The only way to have strong password hygiene. And what I mean by that is every website, every service, every account you own has a unique long and strong password. And when I say long, I don’t mean 10 characters. Ok. In the not too distant past security researchers, including NIST, the US National Institute of Standards and Technology in 2003 said nine character complex passwords change them every 90 days. They’ve rescinded that because it caused everyone to cheat. They would write down their password, they would add a March April May, June extension to their password. When they had to change it each through every 90 days, they would put a prefix that’s predictable or a suffix on the password. It just caused everyone to cheat. Now, they recommend 12 or longer character passwords stored in a password manager that are randomly generated and inserted via that password manager, um, protected with multi factor authentication to unlock the password manager.

All password managers encrypt that data with military grade encryption standards. But as I said earlier, every software ever written has had bugs in it. You have to keep your password managers patched. You have to be aware of what listening to what’s going on in the industry. A password manager is a necessary evil in our opinions. As cybersecurity professionals. It’s not perfect, but it is far better than anything else anyone has been able to accomplish on their own. I have 400 different accounts in my password manager. I don’t know but two passwords, the master password to unlock my computer in the morning when I boot it up and the master password to unlock my password manager. Those are the two that I know they are pass phrases that are 20 plus characters long and from there I can go about my day, I’ve taught many, many people to use password managers from my Children to grandparents. And it is possible and they love it once they get good at it because it is secure.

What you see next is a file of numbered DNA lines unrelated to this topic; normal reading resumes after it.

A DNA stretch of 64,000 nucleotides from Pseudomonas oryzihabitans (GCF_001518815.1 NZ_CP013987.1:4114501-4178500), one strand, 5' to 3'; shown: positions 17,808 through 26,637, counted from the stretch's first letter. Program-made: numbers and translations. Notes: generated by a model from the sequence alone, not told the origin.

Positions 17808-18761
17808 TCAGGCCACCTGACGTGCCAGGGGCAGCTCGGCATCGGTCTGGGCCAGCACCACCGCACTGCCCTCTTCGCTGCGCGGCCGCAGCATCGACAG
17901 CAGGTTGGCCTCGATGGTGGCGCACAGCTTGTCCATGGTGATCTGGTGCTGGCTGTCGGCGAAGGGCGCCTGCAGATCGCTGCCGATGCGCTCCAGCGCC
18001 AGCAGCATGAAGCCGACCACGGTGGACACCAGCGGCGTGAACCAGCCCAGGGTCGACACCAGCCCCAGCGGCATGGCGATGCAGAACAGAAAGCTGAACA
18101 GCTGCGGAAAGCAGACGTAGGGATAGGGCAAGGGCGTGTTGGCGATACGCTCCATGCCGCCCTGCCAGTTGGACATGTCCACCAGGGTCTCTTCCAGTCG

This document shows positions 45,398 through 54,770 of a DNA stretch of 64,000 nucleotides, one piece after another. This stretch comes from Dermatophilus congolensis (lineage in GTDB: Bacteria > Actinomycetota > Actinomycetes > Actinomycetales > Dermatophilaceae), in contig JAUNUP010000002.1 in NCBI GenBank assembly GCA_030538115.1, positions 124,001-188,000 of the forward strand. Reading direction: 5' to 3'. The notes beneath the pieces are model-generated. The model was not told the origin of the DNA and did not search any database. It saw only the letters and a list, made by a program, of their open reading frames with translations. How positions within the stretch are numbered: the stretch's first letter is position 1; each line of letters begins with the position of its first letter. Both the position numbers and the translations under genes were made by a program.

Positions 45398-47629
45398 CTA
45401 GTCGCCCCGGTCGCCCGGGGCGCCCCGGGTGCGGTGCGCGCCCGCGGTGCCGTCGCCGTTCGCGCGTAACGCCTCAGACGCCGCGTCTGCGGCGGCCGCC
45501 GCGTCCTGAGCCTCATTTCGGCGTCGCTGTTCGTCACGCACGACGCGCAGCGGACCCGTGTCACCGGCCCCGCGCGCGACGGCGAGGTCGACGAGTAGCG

It is efficient and it takes away. My, my mother had this notebook with scratches and chicken scratches and scribbled out pages and rec copied pages and it was, she couldn’t find this and that and the other thing. And, um, she’s now using a password manager to run her, um, online life. Do you have any concerns at all about, um, the password manager getting hacked or is it? Absolutely. Absolutely. Uh, we’ve blogged about this. In fact, there is one that, uh, one vendor I won’t mention that has had some issues and we’ve moved people away from that vendor. But there are things that most, um, application developers need to do in order to secure their application and primarily that is having a pen test and some vulnerability scans and some third party assessments of what you’ve built, right? If I build something or let’s say, I write an article, I think that article is the greatest thing since sliced bread. And it says exactly what I wanted to say. I’ll come back the next day and read it and say, what was I thinking? Software is the same way you can write software and find, you know, you think it does exactly what you thought it should do.